The Goosebumps Series by R.L. Stine
Halloween is a favorite holiday around our house. It runs a very close second to Christmas. We all get excited about decorating the house with creepy, spidery stuff and our kids take every opportunity to wear as many different costumes as possible. This past Halloween, Oct. of 2015, we kicked it up a notch with a special event - The Goosebumps Movie!

We all went, on October 31st, with myself and our 5 y/o IN costumes. And the movie was excellent, everyone liked it.

So for Christmas a few months later, we bought each of our kids a Goosebumps book. The Abominable Snowman of Pasadena for our 9.5 yr old girl and Zombie Halloween for our 5.5 yr old boy. Because he’s all about zombies and fun scary stuff like graveyards and monsters. Since then, we've also checked out from the library these titles: Why I Quit Zombie School, Welcome to Dead House, and most recently, The Werewolf of Fever Swamp.

It is from reading those five stories that I formulate my opinion on Goosebumps. Honestly, regrettably, and unfortunately, I didn’t like the books. Our son was pretty indifferent on them too. His absolute favorite thing became simply looking at the back pages of each one to see the covers and titles of all the other books. And these promotional pages are certainly cool, since the titles are fun to say, the creatures are intriguing to think about, and the artwork on each cover is properly Goosebumpery. However, the stories themselves, just didn’t do it for either of us.

Now, I must say I have a tremendous amount of respect for Mr. Stine. From a quick browse through Wikipedia, I estimate approx 200 Goosebumps titles, and his sales are said to be over 400 million books since the first one came out in 1992. Obviously, just to turn out that much quantity, and have that level of success, is quite impressive. But still, we didn’t enjoy them.

One thing which frustrated me over and over because it seemed so unnecessary was all the story time spent on kids being mean to each other, and the mundane arguments between brothers and sisters, and the kids and moms and dads bickering. These bits were not creepy, spooky or Goosebumpery and they always distracted from the monster parts--when they finally showed up.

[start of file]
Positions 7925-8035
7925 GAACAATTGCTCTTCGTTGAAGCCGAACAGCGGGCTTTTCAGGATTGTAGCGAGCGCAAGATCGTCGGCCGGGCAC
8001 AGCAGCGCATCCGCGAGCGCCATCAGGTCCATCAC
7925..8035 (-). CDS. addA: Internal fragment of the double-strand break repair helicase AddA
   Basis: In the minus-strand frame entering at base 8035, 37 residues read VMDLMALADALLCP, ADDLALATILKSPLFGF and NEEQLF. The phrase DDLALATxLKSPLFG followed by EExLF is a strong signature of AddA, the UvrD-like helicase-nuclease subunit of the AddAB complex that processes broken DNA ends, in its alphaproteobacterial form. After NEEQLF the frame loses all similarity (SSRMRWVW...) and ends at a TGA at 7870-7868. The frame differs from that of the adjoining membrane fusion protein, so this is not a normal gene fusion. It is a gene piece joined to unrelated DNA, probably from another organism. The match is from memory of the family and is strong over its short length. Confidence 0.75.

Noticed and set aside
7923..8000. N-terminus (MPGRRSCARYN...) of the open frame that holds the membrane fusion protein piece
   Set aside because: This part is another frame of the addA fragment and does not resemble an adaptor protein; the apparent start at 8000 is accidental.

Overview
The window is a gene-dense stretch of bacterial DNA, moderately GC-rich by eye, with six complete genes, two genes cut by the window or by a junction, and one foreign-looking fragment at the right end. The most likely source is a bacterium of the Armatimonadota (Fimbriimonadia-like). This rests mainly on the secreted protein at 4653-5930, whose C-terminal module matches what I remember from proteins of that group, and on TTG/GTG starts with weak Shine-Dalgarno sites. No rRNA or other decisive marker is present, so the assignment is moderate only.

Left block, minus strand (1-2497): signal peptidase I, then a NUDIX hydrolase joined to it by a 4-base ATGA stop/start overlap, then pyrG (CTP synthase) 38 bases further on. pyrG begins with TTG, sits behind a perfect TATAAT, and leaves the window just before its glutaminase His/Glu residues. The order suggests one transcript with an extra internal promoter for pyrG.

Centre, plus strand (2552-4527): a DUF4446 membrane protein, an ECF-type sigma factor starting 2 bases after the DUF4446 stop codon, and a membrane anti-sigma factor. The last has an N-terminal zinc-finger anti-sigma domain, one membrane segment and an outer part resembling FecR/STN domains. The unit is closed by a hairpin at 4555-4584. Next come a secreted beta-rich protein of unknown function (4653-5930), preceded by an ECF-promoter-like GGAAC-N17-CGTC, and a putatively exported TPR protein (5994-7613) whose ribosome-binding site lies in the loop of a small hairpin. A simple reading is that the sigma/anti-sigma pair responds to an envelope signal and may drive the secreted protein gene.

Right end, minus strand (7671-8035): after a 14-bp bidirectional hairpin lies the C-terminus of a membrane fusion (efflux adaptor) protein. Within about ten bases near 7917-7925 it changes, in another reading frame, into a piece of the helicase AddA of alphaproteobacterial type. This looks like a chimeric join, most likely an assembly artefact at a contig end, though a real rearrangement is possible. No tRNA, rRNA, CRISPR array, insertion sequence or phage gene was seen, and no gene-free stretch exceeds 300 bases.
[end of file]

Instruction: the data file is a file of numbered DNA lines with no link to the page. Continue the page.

For example, in “Snowman” almost the whole book is spent in Alaska just walking in the snow and the brother and sister argue. There’s only a small amount of time at the very end spent in Pasadena. When there, most of the action is kids being terribly rude to one another. I think I liked this one the least, since the overall story really made little sense.

And believe me, I get it, this shouldn’t matter that much because the point of the book is to be cool, creepy, and monstery. I don’t think Mr. Stine was ever intending to go for award-winning deep stories. Unfortunately, the creature parts never outshine the annoying arguing parts.

Zombie Halloween was pretty good. This was by far and away the best of the bunch we read. It featured a good amount of spookiness with solidly suspenseful sections and very little time spent on kids bullying and being mean to one another. Also it had a nice twist ending. If you are looking for a small taste of Goosebumps and your kids like zombies, get them, and aren’t truly scared of them, I can recommend Zombie Halloween.